How to pivot your tech career and live a multi-hyphen life with Yassmin Abdel-Magied
Jan. 14, 2020, 9 p.m.
On this episode Abadesi talks to Yassmin Abdel-Magied, a mechanical engineer, social advocate, writer, and broadcaster. She is the author of multiple books and is the founder of Youth Without Borders.
In this episode they talk about...
Her aspirations to work in Formula 1
“I remember it was the best half-day of my life. I walk past two McLaren F1s on my way into the office and I’m working with all these people with English accents and then I get a call from the admin lady at lunch and she’s like ‘hey, do you have your work visa?’ I didn’t, so they escort me off the premises.”
Yassmin grew up in Brisbane where as a young girl she wanted to be a Formula 1 driver. At nineteen years old she managed to find a job with an F1 team in England. She flew across the world for the job only to find out on the first day that she didn’t have the appropriate visa to work at the firm. While staying in the UK for a few weeks afterwards, she honed her hustling skills.
How she hustled her way into jobs
“I wallowed about for a bit and then I started cold-emailing people in the motorsport industry to ask if I could meet them. So I started catching trains to meet all these heads of different motorsport teams. I got offered a place in a really exclusive program but it cost 50,000 pounds, so I decided to work in oil and gas, which is really where my engineering career started.”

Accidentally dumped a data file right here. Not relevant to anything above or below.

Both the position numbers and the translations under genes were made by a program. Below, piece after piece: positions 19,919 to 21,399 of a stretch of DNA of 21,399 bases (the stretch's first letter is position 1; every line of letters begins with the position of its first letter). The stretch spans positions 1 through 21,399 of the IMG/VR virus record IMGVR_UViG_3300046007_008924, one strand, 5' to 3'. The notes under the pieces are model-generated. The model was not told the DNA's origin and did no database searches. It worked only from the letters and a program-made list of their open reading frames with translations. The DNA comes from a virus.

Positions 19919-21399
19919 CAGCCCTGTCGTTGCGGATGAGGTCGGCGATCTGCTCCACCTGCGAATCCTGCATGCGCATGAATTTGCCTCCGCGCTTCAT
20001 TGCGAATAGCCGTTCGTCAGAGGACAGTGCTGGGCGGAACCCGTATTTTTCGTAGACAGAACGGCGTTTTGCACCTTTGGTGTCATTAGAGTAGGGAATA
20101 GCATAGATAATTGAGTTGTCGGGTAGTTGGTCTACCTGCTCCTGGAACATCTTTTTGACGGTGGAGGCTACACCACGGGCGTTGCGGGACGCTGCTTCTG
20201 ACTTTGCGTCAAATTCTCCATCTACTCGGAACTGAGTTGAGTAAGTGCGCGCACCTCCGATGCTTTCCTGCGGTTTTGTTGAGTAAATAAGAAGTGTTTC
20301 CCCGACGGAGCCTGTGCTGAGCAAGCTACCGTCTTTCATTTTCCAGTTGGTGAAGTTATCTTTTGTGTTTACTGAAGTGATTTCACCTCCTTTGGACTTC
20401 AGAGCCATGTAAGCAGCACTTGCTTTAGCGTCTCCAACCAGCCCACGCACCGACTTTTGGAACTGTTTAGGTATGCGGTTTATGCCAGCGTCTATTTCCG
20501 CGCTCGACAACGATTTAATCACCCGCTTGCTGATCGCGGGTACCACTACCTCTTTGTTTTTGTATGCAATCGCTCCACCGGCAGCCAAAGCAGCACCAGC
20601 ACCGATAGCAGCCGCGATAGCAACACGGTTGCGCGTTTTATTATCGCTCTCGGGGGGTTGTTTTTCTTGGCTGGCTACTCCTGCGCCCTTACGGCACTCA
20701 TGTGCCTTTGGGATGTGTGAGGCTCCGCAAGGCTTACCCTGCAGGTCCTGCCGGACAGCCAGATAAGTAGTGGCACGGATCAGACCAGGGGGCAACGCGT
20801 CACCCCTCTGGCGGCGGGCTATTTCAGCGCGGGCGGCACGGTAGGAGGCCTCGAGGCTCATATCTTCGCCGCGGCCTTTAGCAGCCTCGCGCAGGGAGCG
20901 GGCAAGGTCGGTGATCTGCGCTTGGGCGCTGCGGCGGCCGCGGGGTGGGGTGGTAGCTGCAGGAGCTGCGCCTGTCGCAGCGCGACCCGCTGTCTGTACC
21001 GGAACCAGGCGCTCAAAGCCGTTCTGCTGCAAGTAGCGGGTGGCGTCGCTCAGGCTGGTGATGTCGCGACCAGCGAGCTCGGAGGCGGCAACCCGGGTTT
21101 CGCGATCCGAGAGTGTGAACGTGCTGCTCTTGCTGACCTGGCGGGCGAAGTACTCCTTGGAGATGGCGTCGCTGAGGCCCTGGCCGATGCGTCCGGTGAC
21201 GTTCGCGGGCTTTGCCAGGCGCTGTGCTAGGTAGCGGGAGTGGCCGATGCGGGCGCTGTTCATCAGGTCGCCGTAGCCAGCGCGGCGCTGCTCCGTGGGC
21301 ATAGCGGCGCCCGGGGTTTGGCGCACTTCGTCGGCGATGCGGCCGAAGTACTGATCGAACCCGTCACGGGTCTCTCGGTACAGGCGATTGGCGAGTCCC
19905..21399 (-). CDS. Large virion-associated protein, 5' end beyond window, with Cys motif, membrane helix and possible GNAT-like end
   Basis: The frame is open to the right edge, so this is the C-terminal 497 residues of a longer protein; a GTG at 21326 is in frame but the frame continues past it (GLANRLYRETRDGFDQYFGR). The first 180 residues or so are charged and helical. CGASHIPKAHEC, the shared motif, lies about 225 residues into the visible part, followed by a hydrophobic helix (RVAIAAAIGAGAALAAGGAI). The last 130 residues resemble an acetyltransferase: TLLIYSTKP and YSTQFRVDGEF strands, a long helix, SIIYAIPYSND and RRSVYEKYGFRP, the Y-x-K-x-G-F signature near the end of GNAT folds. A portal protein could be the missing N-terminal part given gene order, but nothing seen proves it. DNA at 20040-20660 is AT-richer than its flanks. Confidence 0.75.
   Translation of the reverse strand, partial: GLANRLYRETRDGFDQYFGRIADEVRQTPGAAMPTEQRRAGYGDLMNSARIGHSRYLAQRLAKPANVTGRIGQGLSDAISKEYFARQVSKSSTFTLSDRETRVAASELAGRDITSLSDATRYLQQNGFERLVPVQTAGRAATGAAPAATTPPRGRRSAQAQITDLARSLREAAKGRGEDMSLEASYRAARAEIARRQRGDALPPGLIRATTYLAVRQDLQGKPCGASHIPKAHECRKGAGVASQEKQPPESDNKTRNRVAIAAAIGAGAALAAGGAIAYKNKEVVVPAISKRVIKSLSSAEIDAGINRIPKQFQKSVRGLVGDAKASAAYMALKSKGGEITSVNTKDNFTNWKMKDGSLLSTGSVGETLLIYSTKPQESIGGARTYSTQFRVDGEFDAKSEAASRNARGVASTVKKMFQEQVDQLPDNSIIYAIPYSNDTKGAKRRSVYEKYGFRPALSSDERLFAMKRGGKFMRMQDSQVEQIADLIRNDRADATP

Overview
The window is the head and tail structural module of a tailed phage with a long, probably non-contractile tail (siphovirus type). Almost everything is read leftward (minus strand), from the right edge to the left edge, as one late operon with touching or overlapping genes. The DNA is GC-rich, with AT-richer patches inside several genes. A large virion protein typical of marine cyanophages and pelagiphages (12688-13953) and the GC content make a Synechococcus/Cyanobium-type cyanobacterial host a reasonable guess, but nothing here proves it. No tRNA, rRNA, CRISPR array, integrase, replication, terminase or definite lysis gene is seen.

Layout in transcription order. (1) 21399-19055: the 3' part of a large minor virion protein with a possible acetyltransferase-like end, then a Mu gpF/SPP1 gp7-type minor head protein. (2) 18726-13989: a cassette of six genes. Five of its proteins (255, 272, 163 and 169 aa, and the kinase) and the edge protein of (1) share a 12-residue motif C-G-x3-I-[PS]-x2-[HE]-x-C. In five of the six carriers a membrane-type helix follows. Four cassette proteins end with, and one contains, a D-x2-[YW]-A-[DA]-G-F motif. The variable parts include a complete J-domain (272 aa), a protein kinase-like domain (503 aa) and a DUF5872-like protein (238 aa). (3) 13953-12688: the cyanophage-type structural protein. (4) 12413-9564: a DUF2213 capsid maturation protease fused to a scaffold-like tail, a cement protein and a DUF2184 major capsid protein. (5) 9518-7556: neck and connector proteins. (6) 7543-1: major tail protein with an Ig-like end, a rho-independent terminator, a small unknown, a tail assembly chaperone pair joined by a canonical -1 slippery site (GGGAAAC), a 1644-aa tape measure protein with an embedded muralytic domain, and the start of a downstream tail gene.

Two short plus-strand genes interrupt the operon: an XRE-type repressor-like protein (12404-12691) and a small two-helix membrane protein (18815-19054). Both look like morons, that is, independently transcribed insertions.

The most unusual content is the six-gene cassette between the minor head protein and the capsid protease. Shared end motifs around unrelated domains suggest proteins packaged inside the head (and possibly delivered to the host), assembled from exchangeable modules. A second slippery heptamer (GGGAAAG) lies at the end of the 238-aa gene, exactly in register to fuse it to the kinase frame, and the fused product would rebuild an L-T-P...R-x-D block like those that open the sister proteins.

Yassmin’s career is a clinic in hustling. From humble beginnings she worked her way to a potential job at an F1 team, and when that didn’t work out as expected, she hustled her way into another job at an oil and gas firm. While working in the industry, she managed to complete a program that normally takes five years in just eighteen months and was poised to take over her own drilling rig.
Navigating engineering culture
“I did mechanical engineering which was super male-dominated then I went into like motorsport and the drilling industry. Throughout I was surrounded by a very strong culture which said women were just less valuable. You internalize that and you think the way for you to be valuable is to be as close to a man as possible and to really minimize your womanhood. So I for a long time was also like, ‘yeah women probably aren't really good engineers, I'm just the exception.‘
She talks about the pernicious culture in male-dominated industries such as engineering and how it affected her mindset and how it held back her career. She explains how she had to fight for credibility and how certain people supported her on her journey.
How she has successfully pivoted her career multiple times
Yassmin no longer works in motorsport or oil and gas. She wrote a book about her experiences as a person of color and what it was like working on the rigs. The company she worked for did not take kindly to the publication of her first book, so she pivoted her career to becoming a full-time writer and broadcaster. She talks about realizing that the company you work for is not a family and that the company will always put the company first. She has also since pivoted from Australia to London.
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